Fearing a reprise of the 2000 catastrophe which wrecked hundreds of tech companies, big firms in the sector are hording cash. The only trouble with the idea is that the firms putting money onto their balance sheets don’t need it. Those corporations which failed eight years ago were predominantly small and had raised too little in their IPOs.
According to The Wall Street Journal “As of late last month, the technology sector — which already had been heavy on cash in the past few years — held nearly $232 billion in cash and cash equivalents, up more than 6% from nearly $218 billion a year earlier, according to Standard & Poor’s.”
Part of the movement includes EBay (EBAY), EMC (EMC), Apple (AAPL), Google (GOOG),and Cisco (CSCO). But, all of these companies make money, most over $1 billion in operating income per annum, some several times that.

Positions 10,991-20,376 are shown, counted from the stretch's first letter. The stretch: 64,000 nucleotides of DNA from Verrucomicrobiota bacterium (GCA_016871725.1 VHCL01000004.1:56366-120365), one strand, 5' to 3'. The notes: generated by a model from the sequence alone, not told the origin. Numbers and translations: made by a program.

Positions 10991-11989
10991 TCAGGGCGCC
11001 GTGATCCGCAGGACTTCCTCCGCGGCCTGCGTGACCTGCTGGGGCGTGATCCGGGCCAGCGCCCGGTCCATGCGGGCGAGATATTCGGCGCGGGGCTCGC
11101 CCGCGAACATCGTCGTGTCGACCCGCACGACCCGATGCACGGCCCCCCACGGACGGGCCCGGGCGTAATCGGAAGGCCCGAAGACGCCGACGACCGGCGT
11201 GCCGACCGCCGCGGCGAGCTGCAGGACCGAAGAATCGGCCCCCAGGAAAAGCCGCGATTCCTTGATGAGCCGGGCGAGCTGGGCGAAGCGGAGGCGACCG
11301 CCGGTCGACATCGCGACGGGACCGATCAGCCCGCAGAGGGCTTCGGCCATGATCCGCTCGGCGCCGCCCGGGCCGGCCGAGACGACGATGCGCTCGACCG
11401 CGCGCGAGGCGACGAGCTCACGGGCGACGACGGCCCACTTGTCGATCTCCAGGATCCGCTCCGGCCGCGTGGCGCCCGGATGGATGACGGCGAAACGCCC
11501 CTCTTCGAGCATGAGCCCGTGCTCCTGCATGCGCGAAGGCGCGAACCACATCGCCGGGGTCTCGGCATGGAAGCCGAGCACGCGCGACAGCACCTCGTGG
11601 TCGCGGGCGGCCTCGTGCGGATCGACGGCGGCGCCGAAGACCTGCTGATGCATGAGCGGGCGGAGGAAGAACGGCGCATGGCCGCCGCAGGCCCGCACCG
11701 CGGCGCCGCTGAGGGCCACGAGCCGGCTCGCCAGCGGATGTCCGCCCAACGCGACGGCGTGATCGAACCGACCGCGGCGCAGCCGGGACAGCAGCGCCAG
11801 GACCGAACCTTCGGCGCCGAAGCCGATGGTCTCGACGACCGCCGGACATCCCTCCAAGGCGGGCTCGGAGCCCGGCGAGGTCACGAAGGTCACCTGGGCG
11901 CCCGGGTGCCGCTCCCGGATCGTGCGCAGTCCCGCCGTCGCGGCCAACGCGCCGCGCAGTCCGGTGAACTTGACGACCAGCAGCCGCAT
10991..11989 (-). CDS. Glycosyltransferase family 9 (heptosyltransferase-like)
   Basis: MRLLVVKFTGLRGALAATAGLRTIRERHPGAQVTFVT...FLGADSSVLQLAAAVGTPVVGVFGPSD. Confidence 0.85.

One of the problems with a recession is the herd thinking which creeps into the market, causing all companies and financial institutions to think more like one another. In a robust economy planning becomes divergent and open to more risk. That is what drives productivity and innovation into the boom and bust cycle.
Cash for the sake of cash is mindless and robs investors of value. If large tech companies have vaults full of bullion they should use it to create some “shareholder value”, a phrase as repugnant as it is overused.
Unless a company can make a case that it plans to make acquisitions, it should send money back to shareholder. Share buy-backs are one way, although they don’t seem to do much. Special dividends are another. Microsoft (MSFT) did that a few years ago and its made Bill Gates very rich.
Cash does no one any good when it sits in mattresses.
Douglas A. McIntyre